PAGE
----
Contributed by Aaron Hall, Partner
Khoury v. Asher, a new case out of the Western District of Washington has changed the lives and prospects for deportation defense for many of those held in immigration detention there.
By way of background, as a general rule, those who are arrested to be put into removal proceedings by Immigration and Customs Enforcement (ICE) are allowed to have a bond hearing. If they post their immigration bond, they will be released from ICE custody and allowed to attend their immigration hearings outside of detention.
However, certain categories of noncitizens are classified as “mandatory detention” and are ineligible for a bond. The statue says that noncitizens that have certain categories of criminal convictions are subject to mandatory detention without bond when the noncitizen is released from criminal custody. This law has become the subject of disagreement in federal courts where the noncitizen is not taken into ICE custody “when released” from criminal custody. An example would be a person who has a drug conviction but finishes his time in jail and then is released and is not taken into ICE custody for a number of months or even years. Federal courts have disagreed about whether a person in this situation is eligible for an immigration bond or whether he is subject to mandatory detention. The latest big decision on this issue was in the Khoury case and came from Judge Richard A. Jones in the Western District of Washington, who certified a class and then granted declaratory relief to noncitizens seeking a bond hearing.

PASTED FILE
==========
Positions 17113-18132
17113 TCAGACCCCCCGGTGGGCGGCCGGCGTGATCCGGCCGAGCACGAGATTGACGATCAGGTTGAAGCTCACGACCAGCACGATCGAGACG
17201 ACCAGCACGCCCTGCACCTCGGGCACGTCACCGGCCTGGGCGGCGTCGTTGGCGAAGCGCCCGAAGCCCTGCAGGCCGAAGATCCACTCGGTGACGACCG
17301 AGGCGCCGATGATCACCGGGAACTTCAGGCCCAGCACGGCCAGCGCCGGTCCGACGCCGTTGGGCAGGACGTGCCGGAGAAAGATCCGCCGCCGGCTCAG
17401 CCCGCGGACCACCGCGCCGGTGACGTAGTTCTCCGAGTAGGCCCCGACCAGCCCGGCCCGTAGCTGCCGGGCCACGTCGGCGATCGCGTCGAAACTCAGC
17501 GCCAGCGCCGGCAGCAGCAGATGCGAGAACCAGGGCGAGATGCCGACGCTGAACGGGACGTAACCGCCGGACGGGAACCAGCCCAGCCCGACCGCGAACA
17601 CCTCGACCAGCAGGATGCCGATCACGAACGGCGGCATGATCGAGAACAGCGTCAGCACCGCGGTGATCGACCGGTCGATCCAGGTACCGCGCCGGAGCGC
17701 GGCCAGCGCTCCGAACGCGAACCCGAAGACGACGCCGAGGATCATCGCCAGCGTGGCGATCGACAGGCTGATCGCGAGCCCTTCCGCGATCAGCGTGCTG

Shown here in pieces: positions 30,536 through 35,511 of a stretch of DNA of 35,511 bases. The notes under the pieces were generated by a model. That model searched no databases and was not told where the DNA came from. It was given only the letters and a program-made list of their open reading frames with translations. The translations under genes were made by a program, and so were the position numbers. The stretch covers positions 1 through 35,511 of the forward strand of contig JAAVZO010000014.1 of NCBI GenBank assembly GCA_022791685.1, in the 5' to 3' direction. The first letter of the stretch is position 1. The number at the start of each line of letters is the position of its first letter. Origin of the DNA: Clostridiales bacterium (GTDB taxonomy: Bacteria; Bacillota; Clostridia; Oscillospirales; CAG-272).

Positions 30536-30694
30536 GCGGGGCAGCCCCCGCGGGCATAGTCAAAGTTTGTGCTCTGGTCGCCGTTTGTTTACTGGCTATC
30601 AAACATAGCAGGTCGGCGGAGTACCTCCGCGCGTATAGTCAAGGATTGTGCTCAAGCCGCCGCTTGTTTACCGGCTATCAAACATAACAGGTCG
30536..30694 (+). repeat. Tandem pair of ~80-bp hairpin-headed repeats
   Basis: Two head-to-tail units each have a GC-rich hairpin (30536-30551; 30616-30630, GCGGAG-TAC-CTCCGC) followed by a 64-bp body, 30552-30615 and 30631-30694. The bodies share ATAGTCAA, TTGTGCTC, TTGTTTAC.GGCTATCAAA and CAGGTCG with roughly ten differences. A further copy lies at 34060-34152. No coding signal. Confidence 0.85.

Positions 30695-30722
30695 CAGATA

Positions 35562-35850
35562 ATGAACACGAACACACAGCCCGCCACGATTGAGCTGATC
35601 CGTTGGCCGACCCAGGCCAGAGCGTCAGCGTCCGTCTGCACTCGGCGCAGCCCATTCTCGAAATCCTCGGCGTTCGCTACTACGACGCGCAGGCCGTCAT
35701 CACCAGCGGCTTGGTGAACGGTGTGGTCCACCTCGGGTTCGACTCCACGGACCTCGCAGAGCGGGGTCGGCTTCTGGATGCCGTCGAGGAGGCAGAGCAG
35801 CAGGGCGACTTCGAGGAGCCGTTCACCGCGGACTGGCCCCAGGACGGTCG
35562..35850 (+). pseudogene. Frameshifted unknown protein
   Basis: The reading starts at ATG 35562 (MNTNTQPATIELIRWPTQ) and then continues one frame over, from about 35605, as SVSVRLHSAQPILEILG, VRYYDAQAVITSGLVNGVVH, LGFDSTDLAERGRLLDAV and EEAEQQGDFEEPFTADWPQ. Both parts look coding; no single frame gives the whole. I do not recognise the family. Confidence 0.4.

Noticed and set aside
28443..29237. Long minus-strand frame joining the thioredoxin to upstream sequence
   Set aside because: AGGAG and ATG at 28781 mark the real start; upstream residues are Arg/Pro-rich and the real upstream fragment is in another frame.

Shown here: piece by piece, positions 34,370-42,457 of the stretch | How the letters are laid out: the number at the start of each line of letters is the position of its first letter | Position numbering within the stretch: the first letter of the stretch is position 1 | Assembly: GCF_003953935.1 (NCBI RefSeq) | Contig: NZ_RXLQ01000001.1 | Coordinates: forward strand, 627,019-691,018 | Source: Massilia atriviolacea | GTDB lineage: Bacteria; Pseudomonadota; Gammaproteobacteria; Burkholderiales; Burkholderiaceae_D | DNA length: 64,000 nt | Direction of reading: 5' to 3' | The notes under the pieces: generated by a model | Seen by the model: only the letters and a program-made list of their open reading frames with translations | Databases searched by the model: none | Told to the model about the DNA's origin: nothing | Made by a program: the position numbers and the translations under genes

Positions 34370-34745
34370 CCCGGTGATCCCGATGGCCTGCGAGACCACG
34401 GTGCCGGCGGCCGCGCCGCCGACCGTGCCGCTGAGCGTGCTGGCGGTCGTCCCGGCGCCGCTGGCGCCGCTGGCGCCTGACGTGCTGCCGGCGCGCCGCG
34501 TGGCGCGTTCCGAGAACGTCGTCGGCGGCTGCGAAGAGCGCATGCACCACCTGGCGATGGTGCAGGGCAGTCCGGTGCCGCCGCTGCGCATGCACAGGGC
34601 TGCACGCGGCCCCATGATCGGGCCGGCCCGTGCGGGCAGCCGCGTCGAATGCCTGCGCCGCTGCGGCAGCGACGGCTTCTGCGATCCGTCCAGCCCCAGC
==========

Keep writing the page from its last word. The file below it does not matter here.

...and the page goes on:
Judge Jones defined the class as, “All individuals in the Western District of Washington who the government asserts or will assert are subject to mandatory detention … and who were not taken into immigration custody immediately upon their release from criminal custody…”
All members of that class who are taken into ICE custody in the Western District of Washington will at the minimum receive an individualized bond hearing. At this time, it’s unknown whether the Khoury decision will be appealed to the Ninth Circuit Court of Appeals. While the Fourth Circuit and the Third Circuit have held that mandatory Courts of Appeal have ruled otherwise, the Khoury decision represents continued momentum in district courts around the country, including in Colorado, with courts holding that in order to trigger the mandatory detention provisions, the noncitizen must be arrested by ICE upon release from criminal custody. If there is a delay between release from criminal custody and ICE arresting the noncitizen, the district court are ruling that the noncitizen should be allowed to have a bond hearing.
If you know someone who is being held by ICE in “mandatory detention” and would like to have us evaluate whether he or she might have an argument to fight for a bond hearing, contact our office to set up a consultation.
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